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Paperback The Mathematics of Gambling Book

ISBN: 0897460197

ISBN13: 9780897460194

The Mathematics of Gambling

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Format: Paperback

Condition: Good

$275.49

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Book Overview

Excellent copy. No apparent markings throughout. Cover and spine in excellent condition. Ships quickly. This description may be from another edition of this product.

Customer Reviews

5 ratings

Book Prices are Ridiculous

I have the PDF of this book that is freely posted by the author. I do not understand these prices since anyone can download the book.

Clarity

A rare an astonishing book that is criminally out of print. Excellent and enlightening in every way. Statistical science came from gambling. Thorp takes us full-circle and explicates modern (well, pretty modern) probability for different gambling games.

Cutting-edge Mathematics for Advantage Players

I obtained this book shortly after it was originally published. The writing is clear and to the point. And he makes swift work proving that you can't be a winner in a losing game. But, in this book he also proves that there are always areas of potential advantage that can get overlooked because they are "so obviously" not productive. So he treats unlikely areas that actually have incredible potential because no one is looking there. Like horse racing and the "Wheel of Fortune" in the casino. I've been highly appreciative of E. O. Thorp's material for years. This book, though limited in scope concerning casino gambling as a whole, primarily treats the areas of gambling where there is a greater chance of obtaining an edge to monopolize as a professional. In 1980 I became a professional card counter primarily due to Thorp's work in the '60's (Beat the Dealer) and was able to take advantage of the best opportunities due to use of the Kelly criterion which he promotes in this book. And made great money for the time period. For that alone I'd thank him. In "The Mathematics of Gambling", he mentions different strategies that could be possible to exploit in the world of horse racing. Thorp had already joined another math wiz, William T. Ziemba in promoting "Beat The Racetrack: A Scientific Betting system", also mentioned in this book. After a year getting tired of smoky casinos and being surrounded by losers, I channeled my honed math skills into trading futures and derivatives. Hearing about Thorp's positive mention of Ziemba's book above and obtaining a "Beat the Racetrack" computer, I spent a month after hours at Chicago's Arlington Park and averaged more than $350/day starting with less than a $600 bankroll. He was right again. No matter how you use the information contained in this book, even just as a reference and guide to thinking out of the box; you should profit. When you get this book, you are in possession of intelligent writing from a man who has no peer in managing money on a large scale. Just do a search on the author in Google. It would be difficult to not be amazed.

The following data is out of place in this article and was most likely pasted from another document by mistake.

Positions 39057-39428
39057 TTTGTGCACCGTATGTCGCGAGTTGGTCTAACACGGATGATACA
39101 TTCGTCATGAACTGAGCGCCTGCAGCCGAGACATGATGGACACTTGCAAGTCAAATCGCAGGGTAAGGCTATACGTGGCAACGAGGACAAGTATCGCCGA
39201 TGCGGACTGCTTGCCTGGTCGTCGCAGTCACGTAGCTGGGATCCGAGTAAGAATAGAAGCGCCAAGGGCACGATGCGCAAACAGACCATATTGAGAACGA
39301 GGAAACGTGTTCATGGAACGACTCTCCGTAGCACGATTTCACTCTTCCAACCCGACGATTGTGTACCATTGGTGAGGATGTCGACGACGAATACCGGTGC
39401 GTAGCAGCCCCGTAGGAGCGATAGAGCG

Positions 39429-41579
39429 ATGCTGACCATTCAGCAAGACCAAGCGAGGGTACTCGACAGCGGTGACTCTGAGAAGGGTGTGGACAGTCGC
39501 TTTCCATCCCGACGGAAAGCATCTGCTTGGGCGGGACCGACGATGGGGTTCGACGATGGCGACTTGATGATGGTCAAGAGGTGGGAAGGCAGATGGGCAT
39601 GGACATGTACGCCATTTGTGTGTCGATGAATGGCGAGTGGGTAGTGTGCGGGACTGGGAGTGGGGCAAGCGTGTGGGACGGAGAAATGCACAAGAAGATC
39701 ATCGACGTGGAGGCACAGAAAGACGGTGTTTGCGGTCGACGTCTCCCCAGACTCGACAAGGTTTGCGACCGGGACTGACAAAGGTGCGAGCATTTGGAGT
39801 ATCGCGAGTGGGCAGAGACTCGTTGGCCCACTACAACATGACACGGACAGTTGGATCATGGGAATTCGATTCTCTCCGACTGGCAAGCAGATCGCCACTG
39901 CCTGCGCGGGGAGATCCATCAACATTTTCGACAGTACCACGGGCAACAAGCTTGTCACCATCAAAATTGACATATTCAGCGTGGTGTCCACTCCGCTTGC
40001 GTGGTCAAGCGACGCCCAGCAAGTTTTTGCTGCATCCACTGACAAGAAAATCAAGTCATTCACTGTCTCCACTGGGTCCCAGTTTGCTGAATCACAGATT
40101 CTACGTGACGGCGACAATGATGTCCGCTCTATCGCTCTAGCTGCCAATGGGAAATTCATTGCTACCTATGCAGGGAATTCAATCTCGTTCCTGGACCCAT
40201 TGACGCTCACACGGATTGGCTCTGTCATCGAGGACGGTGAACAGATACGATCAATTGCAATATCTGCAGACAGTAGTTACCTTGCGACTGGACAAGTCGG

Buy this book...

... only if you really want to sit down and read it. You can see this book in it's entirety at http://www.bjmath.com/bjmath/thorp/tog.htm It's posted by the author and in PDF format. Good Luck at the tables!

Real math for real money

This book gives a quick overview of making money, or losing money more slowly, at various games of chance. Thorpe was best known for "inventing" a system of card counting for blackjack and basic strategy. He wrote the 1962 book "Beat the Dealer" which spawned a whole genre of win-at-gambling books that continue to this day."The Mathematics of Gambling" is quite different from those other books. For instance, it does not focus on just one game like most of the others. In fact, it barely explains a game at all. Instead, it describes the mathematical methods that might be used to win at the game more consistently. Think of this book as a starting point to understanding gambling theories.The book starts with Blackjack, of course, and gives a very brief overview the game and betting strategies. This is mathematically heavy and many details are left out. It is followed by a counter-point of Baccarat which Thorpe concludes mathematically has much less room for winning strategies.At this point, the book is just getting started. Although most gambling books focus on card games, or just casino games; Thorpe also gives mathematical insight into Horse betting and Backgammon. There are no clear-cut strategies forced upon the reader, just a general pointing in a direction that might prove helpful.And that is the whole issue with this book. If you are looking for the one-true-path to gambling winnings, look elsewhere. If you want, instead, to read about mathematics applied to betting games this is the book to start reading. The writing is precise and clear and the math is not too horrid. Especially helpful is the time Thorpe spends setting up the underlaying math to working out a potentially successful strategy. Also, the final section on money management is excellent even if your game of chance is the stock market. A game Thorpe also wrote about in "Beat the Market".
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